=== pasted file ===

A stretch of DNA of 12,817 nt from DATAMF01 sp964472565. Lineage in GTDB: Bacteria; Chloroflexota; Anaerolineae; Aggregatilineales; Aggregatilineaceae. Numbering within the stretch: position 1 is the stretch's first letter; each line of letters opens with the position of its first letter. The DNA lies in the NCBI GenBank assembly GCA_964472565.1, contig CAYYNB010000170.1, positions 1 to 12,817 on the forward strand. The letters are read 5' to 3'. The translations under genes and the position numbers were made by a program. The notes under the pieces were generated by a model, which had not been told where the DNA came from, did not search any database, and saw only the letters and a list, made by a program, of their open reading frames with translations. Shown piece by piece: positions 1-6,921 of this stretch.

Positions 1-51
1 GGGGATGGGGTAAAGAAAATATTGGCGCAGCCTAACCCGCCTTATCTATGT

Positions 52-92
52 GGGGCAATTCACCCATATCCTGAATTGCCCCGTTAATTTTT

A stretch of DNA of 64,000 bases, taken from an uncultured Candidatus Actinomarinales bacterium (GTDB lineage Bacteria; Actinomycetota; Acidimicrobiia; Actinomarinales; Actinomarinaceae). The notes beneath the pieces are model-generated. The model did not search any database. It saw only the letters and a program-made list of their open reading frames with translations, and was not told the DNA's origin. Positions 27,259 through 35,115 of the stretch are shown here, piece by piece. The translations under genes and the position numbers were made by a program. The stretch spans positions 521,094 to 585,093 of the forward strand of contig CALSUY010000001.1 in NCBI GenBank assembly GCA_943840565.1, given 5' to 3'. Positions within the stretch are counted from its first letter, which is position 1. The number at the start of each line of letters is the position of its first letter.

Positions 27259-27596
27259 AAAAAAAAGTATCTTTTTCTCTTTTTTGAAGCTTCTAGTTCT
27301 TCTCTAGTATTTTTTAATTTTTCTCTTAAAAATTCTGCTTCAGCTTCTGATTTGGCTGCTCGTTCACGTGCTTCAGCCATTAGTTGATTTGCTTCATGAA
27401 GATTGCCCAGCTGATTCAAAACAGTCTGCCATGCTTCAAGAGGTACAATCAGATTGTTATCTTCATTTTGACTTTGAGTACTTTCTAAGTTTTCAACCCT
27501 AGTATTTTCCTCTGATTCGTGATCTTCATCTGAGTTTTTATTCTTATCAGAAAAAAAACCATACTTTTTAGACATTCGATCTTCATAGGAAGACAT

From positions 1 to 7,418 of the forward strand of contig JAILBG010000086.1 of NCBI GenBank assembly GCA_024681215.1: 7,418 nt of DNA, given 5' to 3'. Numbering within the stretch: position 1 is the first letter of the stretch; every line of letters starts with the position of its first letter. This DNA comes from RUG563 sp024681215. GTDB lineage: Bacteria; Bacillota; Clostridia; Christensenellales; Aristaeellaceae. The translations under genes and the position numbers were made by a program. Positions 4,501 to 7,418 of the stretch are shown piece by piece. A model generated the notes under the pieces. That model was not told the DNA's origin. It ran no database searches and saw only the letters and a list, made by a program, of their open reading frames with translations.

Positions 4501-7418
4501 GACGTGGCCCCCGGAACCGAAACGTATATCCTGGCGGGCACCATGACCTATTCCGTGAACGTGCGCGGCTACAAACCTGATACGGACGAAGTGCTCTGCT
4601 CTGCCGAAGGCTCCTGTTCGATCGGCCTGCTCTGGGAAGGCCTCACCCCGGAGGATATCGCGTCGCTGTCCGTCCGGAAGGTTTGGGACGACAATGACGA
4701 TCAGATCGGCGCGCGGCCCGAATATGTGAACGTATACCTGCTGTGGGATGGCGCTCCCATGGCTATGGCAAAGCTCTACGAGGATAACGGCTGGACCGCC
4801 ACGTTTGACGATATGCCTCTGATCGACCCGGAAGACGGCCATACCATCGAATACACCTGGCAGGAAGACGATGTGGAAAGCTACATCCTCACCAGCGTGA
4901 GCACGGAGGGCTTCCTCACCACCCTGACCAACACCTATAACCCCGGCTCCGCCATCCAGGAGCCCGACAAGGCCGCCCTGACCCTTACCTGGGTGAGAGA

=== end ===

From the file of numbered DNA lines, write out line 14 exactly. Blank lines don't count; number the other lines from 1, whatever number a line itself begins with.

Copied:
4501 GACGTGGCCCCCGGAACCGAAACGTATATCCTGGCGGGCACCATGACCTATTCCGTGAACGTGCGCGGCTACAAACCTGATACGGACGAAGTGCTCTGCT